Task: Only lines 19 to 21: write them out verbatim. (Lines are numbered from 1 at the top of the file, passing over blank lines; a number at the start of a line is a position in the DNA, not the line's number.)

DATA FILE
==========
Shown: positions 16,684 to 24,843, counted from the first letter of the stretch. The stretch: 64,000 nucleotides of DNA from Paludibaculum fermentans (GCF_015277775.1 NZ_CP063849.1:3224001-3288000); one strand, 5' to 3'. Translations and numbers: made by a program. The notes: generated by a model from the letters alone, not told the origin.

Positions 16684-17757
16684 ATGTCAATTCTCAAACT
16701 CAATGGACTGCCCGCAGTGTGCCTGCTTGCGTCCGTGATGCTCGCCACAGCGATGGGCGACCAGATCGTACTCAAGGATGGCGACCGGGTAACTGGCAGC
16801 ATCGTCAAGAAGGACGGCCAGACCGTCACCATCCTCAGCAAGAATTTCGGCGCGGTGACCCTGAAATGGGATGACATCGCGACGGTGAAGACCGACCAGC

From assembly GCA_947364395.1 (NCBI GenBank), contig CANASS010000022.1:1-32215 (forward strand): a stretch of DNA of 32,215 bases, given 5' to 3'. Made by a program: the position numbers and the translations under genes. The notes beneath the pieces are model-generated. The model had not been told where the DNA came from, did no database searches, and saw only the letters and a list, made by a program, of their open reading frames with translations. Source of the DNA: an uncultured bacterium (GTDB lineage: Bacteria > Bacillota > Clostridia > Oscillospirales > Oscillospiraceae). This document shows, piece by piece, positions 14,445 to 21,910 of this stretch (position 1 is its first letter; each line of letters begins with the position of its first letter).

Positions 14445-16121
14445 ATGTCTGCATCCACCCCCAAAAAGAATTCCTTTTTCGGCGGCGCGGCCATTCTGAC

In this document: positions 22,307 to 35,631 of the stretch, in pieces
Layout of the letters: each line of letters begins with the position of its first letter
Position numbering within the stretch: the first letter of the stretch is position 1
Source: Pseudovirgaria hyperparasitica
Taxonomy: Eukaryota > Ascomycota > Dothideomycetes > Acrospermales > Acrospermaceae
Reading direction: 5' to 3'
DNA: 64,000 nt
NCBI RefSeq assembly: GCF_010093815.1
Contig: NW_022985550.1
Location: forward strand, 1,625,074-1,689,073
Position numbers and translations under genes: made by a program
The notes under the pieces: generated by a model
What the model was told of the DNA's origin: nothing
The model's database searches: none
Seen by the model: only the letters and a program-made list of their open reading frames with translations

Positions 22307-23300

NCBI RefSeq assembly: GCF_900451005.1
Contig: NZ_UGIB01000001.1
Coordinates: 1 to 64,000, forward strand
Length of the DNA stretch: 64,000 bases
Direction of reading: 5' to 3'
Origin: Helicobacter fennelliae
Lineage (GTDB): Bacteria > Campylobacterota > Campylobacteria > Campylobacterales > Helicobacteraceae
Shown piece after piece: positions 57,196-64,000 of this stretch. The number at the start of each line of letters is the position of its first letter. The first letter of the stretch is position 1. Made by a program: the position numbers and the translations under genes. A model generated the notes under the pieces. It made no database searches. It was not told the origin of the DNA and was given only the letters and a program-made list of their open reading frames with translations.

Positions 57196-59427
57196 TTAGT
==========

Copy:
Position numbers and translations under genes: made by a program
The notes under the pieces: generated by a model
What the model was told of the DNA's origin: nothing